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List of Installed patches for AIX from given set of patches

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Old 08-17-2012
Saurabh Agrawal Saurabh Agrawal is offline
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List of Installed patches for AIX from given set of patches

I need to find out list of installed patches from given list of patches.
I have tried using instfix -f <File containing list of patches> -i -c
But I was not able to understand the output of this command. It was like below.

bos.perf.tools: :0.0.0.0:?:
bos.rte.libc: :0.0.0.0:?:
invscout.rte: :0.0.0.0:?:
devices.pci.14106902.rte: :0.0.0.0:?:
X11.apps.xdm: :0.0.0.0:?:
bos.mp64: :0.0.0.0:?:
devices.chrp.base.diag: :0.0.0.0:?:
devices.fcp.disk.rte: :0.0.0.0:?:
X11.base.rte: :0.0.0.0:?:
bos.adt.prof: :0.0.0.0:?:
bos.rte.control: :0.0.0.0:?:
devices.scsi.tape.diag: :0.0.0.0:?:
bos.mls.cfg: :0.0.0.0:?:
bos.rte.serv_aid: :0.0.0.0:?:

It did returned result with respect to given file but how do I know which one is installed and which one is not from this output? Or is there any other way to find this?

Thanks.
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Old 08-17-2012
bakunin bakunin is offline Forum Staff  
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Create a list of all installed filesets using the lslpp command. Since you intend to analyse it by a script i suggest you use the "-c" switch, which gives a colon-separated one-line-per-fileset output ideally suited to using it in scripts.

Then use a grep -f <your.list.file> <fileset.list> of some sorts to find the filesets on your lists which are installed - misses will be not installed at all.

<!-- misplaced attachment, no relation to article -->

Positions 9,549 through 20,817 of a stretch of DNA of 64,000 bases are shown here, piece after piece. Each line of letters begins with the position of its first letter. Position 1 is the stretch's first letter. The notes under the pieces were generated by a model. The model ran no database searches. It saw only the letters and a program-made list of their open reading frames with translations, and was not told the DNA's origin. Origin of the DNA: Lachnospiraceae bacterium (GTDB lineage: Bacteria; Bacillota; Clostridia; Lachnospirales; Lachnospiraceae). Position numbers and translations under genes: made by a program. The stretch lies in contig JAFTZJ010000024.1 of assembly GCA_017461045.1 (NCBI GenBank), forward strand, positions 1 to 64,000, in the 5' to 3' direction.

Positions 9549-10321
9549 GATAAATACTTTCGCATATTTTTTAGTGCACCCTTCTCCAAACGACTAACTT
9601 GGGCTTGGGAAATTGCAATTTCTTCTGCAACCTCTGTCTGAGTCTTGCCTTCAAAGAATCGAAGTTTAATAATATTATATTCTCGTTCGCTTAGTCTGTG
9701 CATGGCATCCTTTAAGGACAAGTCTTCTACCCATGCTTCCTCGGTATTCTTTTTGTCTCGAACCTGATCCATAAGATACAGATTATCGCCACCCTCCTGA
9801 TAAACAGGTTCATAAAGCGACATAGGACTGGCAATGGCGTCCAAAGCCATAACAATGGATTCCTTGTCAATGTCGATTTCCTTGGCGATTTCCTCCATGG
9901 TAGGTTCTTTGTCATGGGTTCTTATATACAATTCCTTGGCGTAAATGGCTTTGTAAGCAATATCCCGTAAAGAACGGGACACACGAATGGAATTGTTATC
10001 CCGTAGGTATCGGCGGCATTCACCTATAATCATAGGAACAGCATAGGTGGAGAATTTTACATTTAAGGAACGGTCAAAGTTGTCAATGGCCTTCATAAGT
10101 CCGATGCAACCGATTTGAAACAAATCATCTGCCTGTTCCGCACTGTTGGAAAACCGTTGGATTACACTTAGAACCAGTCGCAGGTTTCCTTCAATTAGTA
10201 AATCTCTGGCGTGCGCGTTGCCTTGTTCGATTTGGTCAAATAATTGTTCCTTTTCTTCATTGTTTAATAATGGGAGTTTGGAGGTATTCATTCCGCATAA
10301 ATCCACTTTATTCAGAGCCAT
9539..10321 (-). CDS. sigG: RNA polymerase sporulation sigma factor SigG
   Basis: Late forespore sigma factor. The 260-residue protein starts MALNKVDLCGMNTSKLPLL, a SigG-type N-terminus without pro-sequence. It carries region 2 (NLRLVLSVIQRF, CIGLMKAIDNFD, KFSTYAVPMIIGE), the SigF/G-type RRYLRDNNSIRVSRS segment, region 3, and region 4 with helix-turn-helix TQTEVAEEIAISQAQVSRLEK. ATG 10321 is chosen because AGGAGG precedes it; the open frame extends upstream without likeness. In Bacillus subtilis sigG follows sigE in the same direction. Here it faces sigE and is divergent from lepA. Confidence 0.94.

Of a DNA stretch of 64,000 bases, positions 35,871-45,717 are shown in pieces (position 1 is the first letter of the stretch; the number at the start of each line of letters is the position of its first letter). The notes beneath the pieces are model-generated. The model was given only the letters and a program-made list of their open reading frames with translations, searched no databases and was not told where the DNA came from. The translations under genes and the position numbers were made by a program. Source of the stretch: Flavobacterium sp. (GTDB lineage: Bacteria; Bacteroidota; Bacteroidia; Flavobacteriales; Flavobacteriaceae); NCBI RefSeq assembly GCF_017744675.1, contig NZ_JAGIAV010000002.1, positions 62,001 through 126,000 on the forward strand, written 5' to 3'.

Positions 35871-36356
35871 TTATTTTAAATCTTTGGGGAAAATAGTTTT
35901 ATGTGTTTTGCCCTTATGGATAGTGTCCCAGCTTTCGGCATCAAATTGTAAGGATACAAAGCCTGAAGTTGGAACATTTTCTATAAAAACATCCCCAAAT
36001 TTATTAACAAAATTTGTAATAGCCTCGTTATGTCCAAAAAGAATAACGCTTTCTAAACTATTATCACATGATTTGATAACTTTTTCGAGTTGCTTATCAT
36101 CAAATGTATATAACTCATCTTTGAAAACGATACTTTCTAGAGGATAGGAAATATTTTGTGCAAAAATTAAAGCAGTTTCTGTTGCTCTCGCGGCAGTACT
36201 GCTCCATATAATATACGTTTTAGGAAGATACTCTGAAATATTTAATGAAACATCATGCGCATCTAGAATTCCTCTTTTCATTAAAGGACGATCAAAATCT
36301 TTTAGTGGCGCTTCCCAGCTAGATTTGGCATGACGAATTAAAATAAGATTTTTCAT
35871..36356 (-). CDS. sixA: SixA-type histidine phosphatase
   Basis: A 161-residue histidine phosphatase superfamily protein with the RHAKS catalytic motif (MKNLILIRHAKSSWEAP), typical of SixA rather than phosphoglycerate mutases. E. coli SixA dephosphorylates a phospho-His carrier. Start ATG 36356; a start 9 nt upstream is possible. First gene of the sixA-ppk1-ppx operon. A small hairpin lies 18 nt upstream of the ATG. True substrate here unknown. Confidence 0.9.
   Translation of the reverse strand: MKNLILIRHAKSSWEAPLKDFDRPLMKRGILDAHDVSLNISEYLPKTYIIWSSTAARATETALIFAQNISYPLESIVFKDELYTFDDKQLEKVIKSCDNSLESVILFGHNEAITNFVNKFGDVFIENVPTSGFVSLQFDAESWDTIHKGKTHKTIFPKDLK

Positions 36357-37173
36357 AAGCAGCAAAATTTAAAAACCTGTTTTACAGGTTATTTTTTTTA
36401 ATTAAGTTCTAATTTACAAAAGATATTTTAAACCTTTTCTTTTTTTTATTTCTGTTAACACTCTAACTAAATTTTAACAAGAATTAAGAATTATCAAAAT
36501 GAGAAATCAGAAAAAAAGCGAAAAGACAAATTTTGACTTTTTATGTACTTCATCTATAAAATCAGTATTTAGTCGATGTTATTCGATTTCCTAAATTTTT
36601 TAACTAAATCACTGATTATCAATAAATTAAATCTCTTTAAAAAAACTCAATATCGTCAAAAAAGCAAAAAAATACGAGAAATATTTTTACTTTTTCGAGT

Depending on the exact format of your list you will have to tweak this general sketch into a script, but the idea should be obvious.

I hope this helps.

bakunin
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Old 08-17-2012
funksen funksen is offline Forum Advisor  
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if you check an installed patch, output looks like:


Code:
IY64319:devices.common.IBM.atm.rte:5.3.0.10:5.3.12.2:+:new function
IY64319:devices.common.IBM.ethernet.rte:5.3.0.10:5.3.12.3:+:new function
IY64319:devices.common.IBM.fc.rte:5.3.0.10:5.3.12.3:+:new function
IY64319:devices.common.IBM.fddi.rte:5.3.0.10:5.3.11.0:+:new function
IY64319:devices.common.IBM.hdlc.rte:5.3.0.10:5.3.11.0:+:new function
IY64319:devices.common.IBM.tokenring.rte:5.3.0.10:5.3.11.0:+:new function

check without -c,
looks like:

Code:
# instfix -f patches -i
    All filesets for IY64282 were found.
    All filesets for IY64291 were found.
    All filesets for IY64312 were found.
    All filesets for IY64319 were found.
    There was no data for IY32492 in the fix database.


to see whats installed use lslpp as bakunin wrote
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    #4  
Old 08-22-2012
gts1999 gts1999 is offline
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Just by-the-by.....regarding instfix and it's usefulness.

Post upgrade/installation I usually do a:


Code:
instfix -ic | grep ML | grep 5300-12 | grep ":-:"

Looking for the ":-:" shows you the filesets that are "known" to the system, but not at the known (higher) ML/TL.
This is useful when you have installed an oslevel, but
Code:
 oslevel -s

is not showing you what you believe to be an accurate post-installation oslevel.
This is normally down to a handful of filesets not in your install or lpp_source.

An example, host installed with TL12 Concluding Service Pack (5) for 5.3, updated from TL8, but reporting TL11!


Code:
root:host1:/$ instfix -ic | grep ML | grep 5300-12 | grep ":-:"
5300-12_AIX_ML:xlsmp.aix53.rte:1.8.0.3:1.8.0.1:-:AIX 5300-12 Update
root:host1:/$ oslevel -s
5300-11-08-1140

So I need to grab that fileset and update it.

Off topic a bit but a useful thing to be aware of the ":-:" meaning in instfix output
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Old 08-22-2012
bakunin bakunin is offline Forum Staff  
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Quote:
Originally Posted by gts1999 View Post
An example, host installed with TL12 Concluding Service Pack (5) for 5.3, updated from TL8, but reporting TL11!
That's right. "oslevel" and similar tools always report the "lowest common denominator" - the fileset with the lowest patch level. If you have the whole system at TL12 and one fileset at TL11, then TL11 is reported. See also the pinned thread at the top of our board, where this is explained in detail.

bakunin
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